Silas was crying. I could hear that he was crying, but I couldn’t move. My face flushed, I lifted my head to puke again, just clear stomach juices now, nothing left to throw up. Over and over, I convulsed, then lay my head down, the sickness paused. Now, I felt the cold. My face was bathed in sweat; my body shaking.

Silas was screaming. Somehow, through the sickness, I heard my own voice. Get your ass up off the floor and go help that baby. You’re his mother.

I staggered to my feet, steadying myself on the galley sink as I heard Silas retch, then scream. He retched again. I got there, too late. He was red, frightened, sick. There was vomit down his front, across the blankets. “It’s OK,” I told him. “Mama here.”

I pulled his shirt off, tossing it to the cabin sole, clearing away the soiled blankets, grabbing at a towel to mop the mattress. Silas kept screaming. He retched again, spraying his undershirt, his new storybooks, the towel. “That’s good,” I soothed. “Good boy. You got it all up. Mama here.”

I took off his undershirt, leaving him in his shorts. He lay back, exhausted, his eyes dull. I curled him into me, then sat up, spitting bile into our last dry towel.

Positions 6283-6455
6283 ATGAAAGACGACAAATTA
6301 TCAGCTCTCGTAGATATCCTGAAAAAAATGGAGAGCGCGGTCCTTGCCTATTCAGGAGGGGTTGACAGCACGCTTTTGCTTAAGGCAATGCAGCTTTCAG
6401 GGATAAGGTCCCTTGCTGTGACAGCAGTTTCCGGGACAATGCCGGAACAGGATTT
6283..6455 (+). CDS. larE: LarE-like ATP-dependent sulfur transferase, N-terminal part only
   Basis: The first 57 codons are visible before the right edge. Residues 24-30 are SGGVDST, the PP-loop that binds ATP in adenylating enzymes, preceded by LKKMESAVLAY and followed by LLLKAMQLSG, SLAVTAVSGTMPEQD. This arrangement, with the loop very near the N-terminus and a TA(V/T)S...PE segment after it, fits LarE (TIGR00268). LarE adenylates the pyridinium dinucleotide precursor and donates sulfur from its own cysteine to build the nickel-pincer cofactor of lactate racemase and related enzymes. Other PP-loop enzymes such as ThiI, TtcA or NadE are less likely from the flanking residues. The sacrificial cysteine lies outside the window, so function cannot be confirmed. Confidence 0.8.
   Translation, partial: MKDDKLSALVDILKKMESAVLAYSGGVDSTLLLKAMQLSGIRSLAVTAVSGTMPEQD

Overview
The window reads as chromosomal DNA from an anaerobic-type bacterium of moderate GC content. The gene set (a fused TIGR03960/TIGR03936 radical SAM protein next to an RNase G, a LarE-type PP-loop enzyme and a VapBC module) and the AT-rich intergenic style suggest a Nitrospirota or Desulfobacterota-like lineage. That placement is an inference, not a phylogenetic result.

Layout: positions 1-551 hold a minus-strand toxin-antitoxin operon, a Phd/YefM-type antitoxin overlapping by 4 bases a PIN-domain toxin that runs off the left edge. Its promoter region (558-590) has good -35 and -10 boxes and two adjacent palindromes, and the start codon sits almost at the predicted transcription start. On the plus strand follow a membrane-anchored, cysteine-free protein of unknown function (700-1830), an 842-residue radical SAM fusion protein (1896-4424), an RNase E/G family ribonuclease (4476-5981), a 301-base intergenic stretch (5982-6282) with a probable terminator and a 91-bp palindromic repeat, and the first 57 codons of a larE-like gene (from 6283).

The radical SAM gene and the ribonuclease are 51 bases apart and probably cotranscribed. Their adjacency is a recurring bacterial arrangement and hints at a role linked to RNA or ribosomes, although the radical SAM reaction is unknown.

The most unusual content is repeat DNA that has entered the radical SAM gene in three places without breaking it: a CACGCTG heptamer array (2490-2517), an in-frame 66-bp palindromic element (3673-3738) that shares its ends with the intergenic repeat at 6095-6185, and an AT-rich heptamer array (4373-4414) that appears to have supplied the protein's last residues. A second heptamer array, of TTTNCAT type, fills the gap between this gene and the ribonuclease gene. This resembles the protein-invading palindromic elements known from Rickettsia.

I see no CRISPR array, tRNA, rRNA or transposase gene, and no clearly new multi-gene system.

The cabin was dark. Dimly, I was aware that it was night, that we were sailing through a storm. Waves smashed on our heads like bomb blasts in the dark. Below decks, the sound was magnified. The cabin was the inside of a fiberglass drum, each wave a tooth-jarring crash that made me think of Sereia’s structural integrity. I thought about steel against steel, an inch of fiberglass pressed against the seething ocean.

Silas and I rolled back and forth in the seas, the stinking mattress scattered with toys and storybooks. I’ve got to get this baby into the lee side, I thought. I’ve got to get him pressed up against me where I can protect him with my body.

I sat up, my head swimming. I started sweeping toys to the bottom of the bed with one hand, grasping Silas with the other and using my legs to brace against the bulkhead. I fell into the port side, reaching down to pick one plastic teacup from the small of my back. I grabbed my baby and snuggled him into my core, wrapping my arms and knees around him. He did not protest. He burrowed into me like a frightened animal.

When it came, the crash was violent and loud. I heard steel screaming in the darkness. I felt us go over, pitch gently sideways. Water sprayed into the cabin, spattering our faces. My mind hurtled through the possibilities. Knocked down. Dismasted. No, I don’t hear any broken rigging, if the rigging was shredded I’d hear something terrible. Knocked down, I think. And then: Jesus Christ is Peter still on BOARD? What if the harness snapped? What if he’s not there?